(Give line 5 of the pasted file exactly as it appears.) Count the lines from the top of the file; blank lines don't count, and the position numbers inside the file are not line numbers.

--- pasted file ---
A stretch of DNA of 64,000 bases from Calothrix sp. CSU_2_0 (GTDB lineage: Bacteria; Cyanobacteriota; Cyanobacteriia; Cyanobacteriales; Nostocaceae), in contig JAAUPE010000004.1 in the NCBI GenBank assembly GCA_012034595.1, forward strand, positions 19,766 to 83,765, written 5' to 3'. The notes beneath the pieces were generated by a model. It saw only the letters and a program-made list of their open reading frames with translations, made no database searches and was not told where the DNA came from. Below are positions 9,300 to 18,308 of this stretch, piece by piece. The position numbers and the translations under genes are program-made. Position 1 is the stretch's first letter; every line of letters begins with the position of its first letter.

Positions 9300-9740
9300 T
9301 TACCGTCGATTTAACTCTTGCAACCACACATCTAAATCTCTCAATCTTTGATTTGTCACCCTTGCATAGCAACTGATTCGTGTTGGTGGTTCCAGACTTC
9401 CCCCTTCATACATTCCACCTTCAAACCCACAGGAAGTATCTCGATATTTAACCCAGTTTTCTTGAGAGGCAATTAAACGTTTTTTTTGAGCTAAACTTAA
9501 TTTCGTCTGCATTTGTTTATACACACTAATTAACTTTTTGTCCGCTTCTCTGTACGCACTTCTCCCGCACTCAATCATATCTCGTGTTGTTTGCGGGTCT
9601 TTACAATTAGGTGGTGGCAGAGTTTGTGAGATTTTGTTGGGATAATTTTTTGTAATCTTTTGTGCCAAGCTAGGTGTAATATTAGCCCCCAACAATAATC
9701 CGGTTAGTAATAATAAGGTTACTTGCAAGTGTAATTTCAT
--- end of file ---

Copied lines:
9401 CCCCTTCATACATTCCACCTTCAAACCCACAGGAAGTATCTCGATATTTAACCCAGTTTTCTTGAGAGGCAATTAAACGTTTTTTTTGAGCTAAACTTAA